How Covid face masks are redefining wearable art
What was once told on scrolls is now depicted on Khadi, as Cheriyal artists paint farmers, parrots and elephants on masks. The Nakashi community in Telangana works with mythological figures and narrations. Though the scrolls traditionally used watercolours, in the cloth masks, fabric colours are expressed in vibrant shades. Each mask (2 plies) is priced at Rs 140.
Textile designer Shaswaty Nair dips her handloom threads into aloe vera, neem, turmeric, basil, indigo and red sandalwood, turning them into breathable masks. Kolkata-based Nair began Shrivatsa, her label, about eight years ago and since then has been working with artisans and craft traditions in Bengal and Kerala. The dye mix has natural ingredients and a herbal mix of 108 herbs that form a dye bath. Sold in pairs (3 plies) at Rs 300, delivery charges are extra.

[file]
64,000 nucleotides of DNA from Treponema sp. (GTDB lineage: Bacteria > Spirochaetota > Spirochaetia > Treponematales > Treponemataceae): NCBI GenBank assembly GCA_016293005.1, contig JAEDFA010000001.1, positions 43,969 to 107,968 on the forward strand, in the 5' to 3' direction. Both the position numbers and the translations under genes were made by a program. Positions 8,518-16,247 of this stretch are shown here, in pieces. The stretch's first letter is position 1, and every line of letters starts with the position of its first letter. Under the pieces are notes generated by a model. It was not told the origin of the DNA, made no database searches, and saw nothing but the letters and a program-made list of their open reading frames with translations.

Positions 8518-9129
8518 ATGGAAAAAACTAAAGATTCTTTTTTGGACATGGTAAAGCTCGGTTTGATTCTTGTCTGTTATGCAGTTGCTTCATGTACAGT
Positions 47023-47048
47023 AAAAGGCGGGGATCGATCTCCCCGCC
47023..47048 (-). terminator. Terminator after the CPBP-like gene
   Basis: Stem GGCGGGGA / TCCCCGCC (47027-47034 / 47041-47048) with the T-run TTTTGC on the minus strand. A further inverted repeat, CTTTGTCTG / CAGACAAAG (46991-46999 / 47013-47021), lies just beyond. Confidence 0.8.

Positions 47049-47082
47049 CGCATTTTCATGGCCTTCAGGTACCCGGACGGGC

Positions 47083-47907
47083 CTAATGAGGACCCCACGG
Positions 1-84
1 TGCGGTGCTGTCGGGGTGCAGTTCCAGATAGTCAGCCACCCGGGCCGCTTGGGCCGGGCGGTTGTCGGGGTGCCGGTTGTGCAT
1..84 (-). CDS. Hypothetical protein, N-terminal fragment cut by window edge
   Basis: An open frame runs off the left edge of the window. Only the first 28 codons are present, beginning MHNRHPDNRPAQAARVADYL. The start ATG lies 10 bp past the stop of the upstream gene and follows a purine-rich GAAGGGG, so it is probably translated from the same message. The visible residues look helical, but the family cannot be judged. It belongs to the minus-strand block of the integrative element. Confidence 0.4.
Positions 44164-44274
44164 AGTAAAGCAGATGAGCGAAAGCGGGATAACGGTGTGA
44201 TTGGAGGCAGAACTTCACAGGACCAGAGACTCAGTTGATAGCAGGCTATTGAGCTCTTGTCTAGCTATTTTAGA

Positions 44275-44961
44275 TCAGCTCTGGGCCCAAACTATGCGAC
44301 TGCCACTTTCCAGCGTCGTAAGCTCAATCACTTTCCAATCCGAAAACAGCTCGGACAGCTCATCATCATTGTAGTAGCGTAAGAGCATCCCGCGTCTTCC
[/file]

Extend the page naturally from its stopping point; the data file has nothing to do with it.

Made on the loin-loom or backstrap loom, these pure cotton handwoven masks tell stories of tribes. From diurnal rhythms of day and night, shown through the use of colour and dots and dashes, to repetitive geometric patterns that signify kinship, these masks are elegant reminders of a homespun culture. These (2 plies) come three in a pack at (Rs 450) or five in a pack at (Rs 750).
This craft of resist-dyeing and block printing is as old as weaving. Several wooden blocks sit within one another to create varied patterns and designs. The imperfections in the setting of the blocks on fabric can tell you if it’s handprinted or screen-printed. Each mask ...
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